Wet n Wild Bardia
Risk Reduction and Preparedness in Nepal
are heard History is seen
AUTHOR: Pratyush Shankar
PUBLISHER: Niyogi Books
PUBLISHED YEAR: 2014
Himalayan Cities: Settlement Patterns, Public Places and Architecture marks the culmination of extensive documentation and research on the cities and architecture of the Himalayas.It explores the idea of settlements in different areas of the Himalayan region, cutting across national boundaries, from Kashmir via Nepal to the north-eastern parts of the Indian subcontinent, and their relationship with the landscape.
By comparing these, the book makes the case for peculiarities of the Himalayan city and succeeds in deducing key principles and general models typical of the settlement patterns, nature of public places and architecture shaped by this unique mountainous environment. The relationship between natural systems and human ingenuity as projected through its built traditions forms the underlying theme of the book.
Lavishly illustrated with stunning photographs and detailed hand drawings by the author and his students, Himalayan Cities not only engages the academia but also the general reader and helps provoke a discourse on this intriguing landscape and its architectural nuances.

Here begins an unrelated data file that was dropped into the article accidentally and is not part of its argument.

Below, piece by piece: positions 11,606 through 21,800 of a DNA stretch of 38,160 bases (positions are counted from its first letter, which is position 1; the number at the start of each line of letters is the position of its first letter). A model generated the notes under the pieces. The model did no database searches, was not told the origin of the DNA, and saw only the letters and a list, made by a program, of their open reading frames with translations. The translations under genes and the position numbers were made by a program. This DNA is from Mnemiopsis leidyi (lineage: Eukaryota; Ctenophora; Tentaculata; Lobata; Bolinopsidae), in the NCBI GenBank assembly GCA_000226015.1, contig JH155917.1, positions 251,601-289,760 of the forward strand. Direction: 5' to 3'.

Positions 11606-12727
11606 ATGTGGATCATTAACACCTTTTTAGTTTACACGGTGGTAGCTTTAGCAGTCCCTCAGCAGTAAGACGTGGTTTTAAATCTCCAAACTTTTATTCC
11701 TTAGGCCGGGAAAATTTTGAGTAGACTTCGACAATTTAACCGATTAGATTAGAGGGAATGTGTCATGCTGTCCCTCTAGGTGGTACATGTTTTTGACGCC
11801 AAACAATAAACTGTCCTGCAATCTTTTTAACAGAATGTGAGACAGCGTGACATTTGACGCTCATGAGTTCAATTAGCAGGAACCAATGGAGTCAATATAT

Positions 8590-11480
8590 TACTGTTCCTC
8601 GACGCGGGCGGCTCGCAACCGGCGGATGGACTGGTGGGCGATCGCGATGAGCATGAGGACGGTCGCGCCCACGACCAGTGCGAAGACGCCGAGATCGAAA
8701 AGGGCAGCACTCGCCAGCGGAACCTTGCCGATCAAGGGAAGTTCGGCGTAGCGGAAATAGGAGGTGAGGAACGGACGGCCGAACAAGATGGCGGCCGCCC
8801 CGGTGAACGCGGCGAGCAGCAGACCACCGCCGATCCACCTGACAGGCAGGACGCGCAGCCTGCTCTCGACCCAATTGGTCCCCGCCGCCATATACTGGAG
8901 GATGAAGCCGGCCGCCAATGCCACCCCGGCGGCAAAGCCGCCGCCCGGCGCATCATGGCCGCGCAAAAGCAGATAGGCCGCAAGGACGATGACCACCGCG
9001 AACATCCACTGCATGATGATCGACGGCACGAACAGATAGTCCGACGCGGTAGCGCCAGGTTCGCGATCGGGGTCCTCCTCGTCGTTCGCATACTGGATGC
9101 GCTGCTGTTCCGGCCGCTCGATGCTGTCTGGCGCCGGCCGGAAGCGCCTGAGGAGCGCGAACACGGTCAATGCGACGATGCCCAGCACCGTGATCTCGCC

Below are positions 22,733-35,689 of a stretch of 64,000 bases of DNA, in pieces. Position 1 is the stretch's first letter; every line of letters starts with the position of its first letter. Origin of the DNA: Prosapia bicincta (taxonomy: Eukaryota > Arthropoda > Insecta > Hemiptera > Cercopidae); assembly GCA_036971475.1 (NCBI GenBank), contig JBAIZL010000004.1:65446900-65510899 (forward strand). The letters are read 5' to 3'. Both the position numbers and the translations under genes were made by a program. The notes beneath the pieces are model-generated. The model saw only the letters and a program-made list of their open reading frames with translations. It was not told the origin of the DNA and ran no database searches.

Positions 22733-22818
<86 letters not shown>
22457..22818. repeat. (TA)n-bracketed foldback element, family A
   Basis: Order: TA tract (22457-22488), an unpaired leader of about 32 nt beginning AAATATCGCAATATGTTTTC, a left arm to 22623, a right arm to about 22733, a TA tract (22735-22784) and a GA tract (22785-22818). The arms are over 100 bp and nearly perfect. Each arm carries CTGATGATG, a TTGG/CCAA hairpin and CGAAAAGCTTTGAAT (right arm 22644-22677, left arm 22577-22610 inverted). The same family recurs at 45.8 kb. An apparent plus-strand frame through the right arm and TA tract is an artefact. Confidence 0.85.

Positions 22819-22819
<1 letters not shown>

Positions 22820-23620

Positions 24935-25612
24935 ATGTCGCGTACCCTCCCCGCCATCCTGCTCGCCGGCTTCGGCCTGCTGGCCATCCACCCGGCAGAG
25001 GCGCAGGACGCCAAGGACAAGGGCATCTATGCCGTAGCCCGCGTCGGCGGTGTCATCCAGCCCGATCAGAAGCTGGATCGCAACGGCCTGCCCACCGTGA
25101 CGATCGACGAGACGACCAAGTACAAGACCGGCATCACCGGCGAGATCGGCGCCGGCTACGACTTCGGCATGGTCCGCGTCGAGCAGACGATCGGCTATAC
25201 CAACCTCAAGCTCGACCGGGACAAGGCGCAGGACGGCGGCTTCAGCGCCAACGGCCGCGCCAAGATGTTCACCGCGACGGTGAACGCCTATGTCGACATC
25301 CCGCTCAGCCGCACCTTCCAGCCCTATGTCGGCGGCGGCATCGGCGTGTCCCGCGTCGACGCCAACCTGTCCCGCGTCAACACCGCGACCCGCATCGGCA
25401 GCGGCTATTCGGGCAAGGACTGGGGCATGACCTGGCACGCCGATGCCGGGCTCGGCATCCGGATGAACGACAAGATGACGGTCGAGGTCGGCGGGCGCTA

In this book on Himalayan spaces, we try to look at objects, spaces and various circumstances that have evolved over a long period of time with the premise that such attitudes are loaded in the cultural preference of a place. The idea of a 'place' definitely takes centre stage in such studies. Spatial constructs of a particular place become symbols that can unravel the unique attitude of the place.
Case studies from different parts of the Himalayas are used to arrive at certain generalizations. The emphasis has been on deriving key principles that makes us think about the contemporary and the future. Drawings are an important part of this book and many amongst them are abstract diagrams to make a particular argument or understand a set of relationships.The book is divided into four chapters. The first one deals with the area of imagination and perception of the Himalayan landscape and it attempts to deconstruct the very idea of the Himalayan landscape and its peculiarities.